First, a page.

Tuesday, December 03, 2013


This past Monday marked the 42 anniversary of the United Arab Emirates. It is a big deal over here, and it should be. The UAE is one of the newest countries on earth, and in 42 years they have completely re-imagined their country.

Before the UAE was formed, the area was comprised of trucial sheikhdoms. The leaders of the sheikdoms had long standing alliances with the British government, but when those alliances began to fail, the ruler of Abu Dhabi, Sheikh Zayed bin Sultan Al Nahyan, sought to unite all of the sheikhdoms of the region. Sheikh Zayed was (and in many ways still is) a pivotal figure in shaping the UAE.

Not only was he responsible for uniting the sheikdoms and forming what we now know as the UAE, he was responsible for setting the visionary and progressive tone of the UAE's culture.

Zayed lived through the economic depression of the 1930's, which was created by the collapse of the pearling industry along the Trucial Coast in the 1920's. This experience influenced his approach to economic development and exploitation of his country's oil reserves. He used the wealth created from oil production to aggressively invest in infrastructure, health care, education and business to ensure the log term success of the UAE. His son Khalifa bin Zayed Al Nahyan continues this vision investing heavily in commerce and re-structuring the UAE's educational system.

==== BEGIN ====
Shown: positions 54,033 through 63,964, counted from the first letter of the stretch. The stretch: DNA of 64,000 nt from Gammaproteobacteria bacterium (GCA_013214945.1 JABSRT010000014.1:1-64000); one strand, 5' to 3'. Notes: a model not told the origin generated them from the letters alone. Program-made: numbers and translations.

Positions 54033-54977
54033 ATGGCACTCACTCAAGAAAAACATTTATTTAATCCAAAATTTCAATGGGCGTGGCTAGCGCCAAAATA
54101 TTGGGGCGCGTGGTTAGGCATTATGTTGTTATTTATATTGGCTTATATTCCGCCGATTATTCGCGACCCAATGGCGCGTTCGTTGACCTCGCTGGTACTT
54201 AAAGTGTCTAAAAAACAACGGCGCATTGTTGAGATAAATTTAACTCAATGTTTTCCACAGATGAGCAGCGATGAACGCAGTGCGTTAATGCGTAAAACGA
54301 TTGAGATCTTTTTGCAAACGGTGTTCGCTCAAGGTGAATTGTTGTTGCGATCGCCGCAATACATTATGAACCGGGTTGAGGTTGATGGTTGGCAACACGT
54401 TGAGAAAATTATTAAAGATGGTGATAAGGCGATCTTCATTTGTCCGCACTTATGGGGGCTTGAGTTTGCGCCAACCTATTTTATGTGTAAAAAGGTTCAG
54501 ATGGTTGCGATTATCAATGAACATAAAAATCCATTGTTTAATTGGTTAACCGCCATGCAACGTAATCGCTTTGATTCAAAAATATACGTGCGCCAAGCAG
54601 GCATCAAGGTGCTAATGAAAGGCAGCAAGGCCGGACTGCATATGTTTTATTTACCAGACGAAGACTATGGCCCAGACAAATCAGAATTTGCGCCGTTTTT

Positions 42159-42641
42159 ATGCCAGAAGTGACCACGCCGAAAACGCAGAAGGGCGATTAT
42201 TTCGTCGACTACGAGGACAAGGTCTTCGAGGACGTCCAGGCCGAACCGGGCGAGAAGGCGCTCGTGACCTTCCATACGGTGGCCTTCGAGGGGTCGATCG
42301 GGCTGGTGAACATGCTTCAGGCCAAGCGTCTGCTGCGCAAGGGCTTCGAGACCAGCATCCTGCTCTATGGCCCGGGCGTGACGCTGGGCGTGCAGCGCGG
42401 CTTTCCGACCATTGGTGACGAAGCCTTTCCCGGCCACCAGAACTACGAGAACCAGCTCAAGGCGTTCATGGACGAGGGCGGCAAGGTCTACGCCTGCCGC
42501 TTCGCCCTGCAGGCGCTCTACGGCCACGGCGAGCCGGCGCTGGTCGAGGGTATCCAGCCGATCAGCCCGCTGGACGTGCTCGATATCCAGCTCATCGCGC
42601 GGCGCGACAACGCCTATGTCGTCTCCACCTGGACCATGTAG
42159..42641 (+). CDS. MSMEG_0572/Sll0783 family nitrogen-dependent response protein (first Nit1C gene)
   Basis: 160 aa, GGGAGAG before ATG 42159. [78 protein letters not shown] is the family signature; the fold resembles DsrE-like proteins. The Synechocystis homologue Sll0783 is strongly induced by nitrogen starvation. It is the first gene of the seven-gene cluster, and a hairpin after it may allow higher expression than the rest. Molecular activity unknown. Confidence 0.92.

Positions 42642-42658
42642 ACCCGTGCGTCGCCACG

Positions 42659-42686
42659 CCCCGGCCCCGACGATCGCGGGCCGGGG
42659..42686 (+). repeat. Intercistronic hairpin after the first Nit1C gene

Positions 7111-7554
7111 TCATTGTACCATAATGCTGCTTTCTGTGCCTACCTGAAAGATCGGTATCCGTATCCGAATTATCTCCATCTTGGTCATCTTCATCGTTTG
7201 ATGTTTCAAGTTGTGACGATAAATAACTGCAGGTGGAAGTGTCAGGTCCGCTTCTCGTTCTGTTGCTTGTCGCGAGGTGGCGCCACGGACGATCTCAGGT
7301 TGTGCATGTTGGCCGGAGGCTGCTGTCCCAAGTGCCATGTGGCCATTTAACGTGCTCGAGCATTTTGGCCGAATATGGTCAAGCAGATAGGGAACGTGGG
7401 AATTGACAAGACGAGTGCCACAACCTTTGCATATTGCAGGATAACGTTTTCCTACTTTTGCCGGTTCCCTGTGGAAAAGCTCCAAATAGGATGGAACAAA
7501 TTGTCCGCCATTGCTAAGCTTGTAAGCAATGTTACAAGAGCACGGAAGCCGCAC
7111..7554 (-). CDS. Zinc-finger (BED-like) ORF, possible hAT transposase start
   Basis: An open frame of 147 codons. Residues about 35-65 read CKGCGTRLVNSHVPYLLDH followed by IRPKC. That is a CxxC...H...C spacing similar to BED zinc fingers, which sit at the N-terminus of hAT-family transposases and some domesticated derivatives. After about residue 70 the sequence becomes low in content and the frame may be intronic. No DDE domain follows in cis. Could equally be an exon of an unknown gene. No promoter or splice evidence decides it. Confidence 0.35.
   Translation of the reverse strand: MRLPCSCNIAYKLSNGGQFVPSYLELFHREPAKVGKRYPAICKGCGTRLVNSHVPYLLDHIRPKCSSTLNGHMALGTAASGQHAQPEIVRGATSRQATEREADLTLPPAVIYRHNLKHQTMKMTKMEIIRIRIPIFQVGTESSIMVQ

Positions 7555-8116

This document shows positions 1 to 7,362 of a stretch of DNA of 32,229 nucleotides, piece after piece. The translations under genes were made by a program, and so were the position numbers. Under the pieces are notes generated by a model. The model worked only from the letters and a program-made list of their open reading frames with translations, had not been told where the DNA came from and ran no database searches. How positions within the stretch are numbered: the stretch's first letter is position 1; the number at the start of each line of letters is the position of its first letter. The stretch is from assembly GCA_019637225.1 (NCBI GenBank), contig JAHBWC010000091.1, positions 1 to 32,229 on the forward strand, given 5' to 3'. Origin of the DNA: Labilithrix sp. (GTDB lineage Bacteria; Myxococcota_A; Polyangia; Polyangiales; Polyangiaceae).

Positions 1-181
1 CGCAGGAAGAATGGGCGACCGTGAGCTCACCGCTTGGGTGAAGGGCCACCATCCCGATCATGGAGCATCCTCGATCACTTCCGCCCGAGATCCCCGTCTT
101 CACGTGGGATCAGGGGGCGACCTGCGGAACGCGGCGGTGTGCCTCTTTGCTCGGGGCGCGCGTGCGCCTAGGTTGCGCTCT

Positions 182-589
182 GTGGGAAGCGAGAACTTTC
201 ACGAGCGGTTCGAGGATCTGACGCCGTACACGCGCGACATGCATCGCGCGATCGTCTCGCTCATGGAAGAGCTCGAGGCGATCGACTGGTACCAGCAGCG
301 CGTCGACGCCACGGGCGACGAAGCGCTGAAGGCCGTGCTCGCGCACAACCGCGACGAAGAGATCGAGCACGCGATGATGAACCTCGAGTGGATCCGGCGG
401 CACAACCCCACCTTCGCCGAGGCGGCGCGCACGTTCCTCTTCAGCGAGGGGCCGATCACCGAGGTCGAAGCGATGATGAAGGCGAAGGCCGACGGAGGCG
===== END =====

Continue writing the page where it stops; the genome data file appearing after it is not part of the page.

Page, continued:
The fantastic thing about such a young country is the people's enthusiasm. Everyone here celebrates National Day. Imagine July 4th but strung out over a month. The schools have been preparing for National Day with festivals, assemblies, and guest speakers for weeks.

Because of the timing (and coincidental colors), Al Ain almost looks as if it is decked out for Christmas. The buildings are draped in lights and color and the round-about are filled with light sculptures and banners.

The new soccer stadium (that isn't even complete) is rocking a coloring changing light show.

And what is a party without F-16's!
The National Day celebration was capped off with fireworks which we watched from the rooftop of our apartment. It was fun experiencing another country's version of the "4th of July". Hopefully we'll get to do it again!

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